China's online game market is set to grow at least 20 percent
annually in the next four to five years thanks to the increasing
number of players who are spending more on the games.
While the game operators are aggressively marketing their
titles, the game market is becoming less concentrated with more
companies entering the fray, which may result in an industry
consolidation within three years, according to latest industry
The online game market in China generated sales of 12.8 billion
yuan (US$1.75 billion) last year, an increase of 67 percent over
2006, according to iResearch, a Shanghai-based IT industry
"The major drive behind the robust growth is the rapidly
increasing web population, while game operators are exploring more
ways to dig deeper into players' wallets," said iResearch in a
The number of China's netizens grew 53 percent last year from
2006 to hit 210 million by December, which means the country is
close to overtaking the United States to become the world's No. 1
by web population size, according to China Internet Network
Information Center (CNNIC).
Nearly 60 percent of the web users (more than 120 million) have
played at least one title in the past year, with an average of 7.3
hours spent on the online games every week. Twenty-one percent of
them even played more than 10 hours a week, according to CNNIC.
At the same time, game companies are trying to attract more
players by offering free-to-play games that are gaining in
It allows the operators to acquire players quickly, who then
have to pay for the equipment to advance in the game.
One successful example is Giant Interactive Group Inc, operator
of ZT Online which is a game with settings in ancient China and a
focus on mythology.
According to International Data Corp, the game was voted the
most popular online game in China in 2006, helping Giant
Interactive to raise US$887 million in an initial public offering
late last year.
Its success also lured other game companies, such as the
country's top two online game operators, Shanda Interactive
Entertainment Ltd and NetEase.com, to offer their free-to-play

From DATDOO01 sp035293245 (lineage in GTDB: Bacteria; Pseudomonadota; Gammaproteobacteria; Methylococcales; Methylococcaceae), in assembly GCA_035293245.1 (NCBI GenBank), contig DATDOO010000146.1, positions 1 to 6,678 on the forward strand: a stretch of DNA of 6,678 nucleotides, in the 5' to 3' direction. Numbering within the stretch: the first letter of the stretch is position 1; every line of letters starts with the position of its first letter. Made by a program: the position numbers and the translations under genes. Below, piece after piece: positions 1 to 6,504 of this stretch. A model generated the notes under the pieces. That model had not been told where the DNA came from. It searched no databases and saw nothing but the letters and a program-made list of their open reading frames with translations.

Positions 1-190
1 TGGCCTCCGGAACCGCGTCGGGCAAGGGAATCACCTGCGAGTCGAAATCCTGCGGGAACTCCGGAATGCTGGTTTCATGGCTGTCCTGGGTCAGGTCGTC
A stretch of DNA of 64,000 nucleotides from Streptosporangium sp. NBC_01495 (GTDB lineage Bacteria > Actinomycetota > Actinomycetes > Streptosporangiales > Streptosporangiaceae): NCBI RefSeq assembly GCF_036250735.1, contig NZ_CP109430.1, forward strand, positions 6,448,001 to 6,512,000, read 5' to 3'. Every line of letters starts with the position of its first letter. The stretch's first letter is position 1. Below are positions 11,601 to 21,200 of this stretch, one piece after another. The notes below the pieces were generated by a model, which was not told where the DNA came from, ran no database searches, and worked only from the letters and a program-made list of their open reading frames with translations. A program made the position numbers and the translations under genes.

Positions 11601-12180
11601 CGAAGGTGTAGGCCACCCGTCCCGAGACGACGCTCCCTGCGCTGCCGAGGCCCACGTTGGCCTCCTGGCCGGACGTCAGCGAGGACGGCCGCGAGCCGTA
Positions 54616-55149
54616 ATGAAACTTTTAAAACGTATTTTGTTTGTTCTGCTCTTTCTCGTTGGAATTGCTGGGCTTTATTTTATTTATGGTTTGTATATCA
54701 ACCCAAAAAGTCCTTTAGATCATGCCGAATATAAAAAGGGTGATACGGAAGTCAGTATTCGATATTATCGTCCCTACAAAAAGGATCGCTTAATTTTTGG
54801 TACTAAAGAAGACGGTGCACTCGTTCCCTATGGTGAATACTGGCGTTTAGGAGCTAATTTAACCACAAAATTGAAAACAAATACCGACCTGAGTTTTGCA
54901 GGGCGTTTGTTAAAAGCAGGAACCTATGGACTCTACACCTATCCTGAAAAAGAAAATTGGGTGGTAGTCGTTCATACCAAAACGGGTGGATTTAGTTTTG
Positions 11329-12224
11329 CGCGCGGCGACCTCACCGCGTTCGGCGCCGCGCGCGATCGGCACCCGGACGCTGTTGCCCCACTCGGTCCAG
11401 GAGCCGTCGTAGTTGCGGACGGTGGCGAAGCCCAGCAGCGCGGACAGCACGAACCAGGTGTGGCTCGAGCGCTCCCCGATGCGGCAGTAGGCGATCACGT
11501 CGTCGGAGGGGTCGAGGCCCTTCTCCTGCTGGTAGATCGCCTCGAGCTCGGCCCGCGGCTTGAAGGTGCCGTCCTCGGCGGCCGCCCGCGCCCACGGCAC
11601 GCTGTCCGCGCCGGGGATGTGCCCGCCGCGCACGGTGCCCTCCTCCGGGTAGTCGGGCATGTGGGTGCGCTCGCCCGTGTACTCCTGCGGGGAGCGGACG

titles, or change the model of their previously pay-to-play
Giant Interactive ranked No. 3 in China's online game market
last year, trailing NetEase's 18.7 percent, according to iResearch.
Shanda led with 24 percent of the market.
Giant's rise, together with several other game companies that
went public in the past year, has intensified competition and
diluted the market.
The combined share of the top three operators last year dropped
by five percentage points last year to 58 percent, according to
Beijing-based Analysys International.
"More and more game companies are entering the competition on
their self-developed titles, usually one or two well received
ones," said Li Jiayan, an analyst with Analysys, adding the result
will be more mergers and acquisitions in the industry.
Shanda has already launched a plan called Fengyun Project, for
which it has budgeted two billion yuan to acquire the newly emerged
domestic online games to add to its game pipelines. The
requirements: Any game with more than 1.5 million players.
Overseas game companies are also looking for ways to set up
their platforms, though current regulations on the Chinese mainland
make it difficult for them to operate a game on their own. Among
them, GigaMedia, a Taiwan-based game operator, has gained control
of Shanghai-based T2CN, while Electronic Arts Inc is still seeking
partners to operate its Pogo China portal after a former local
partner broke up with it.
"It will be difficult for companies ranking after 20 to survive
from this year," said iResearch in its report.
(Shanghai Daily February 1, 2008)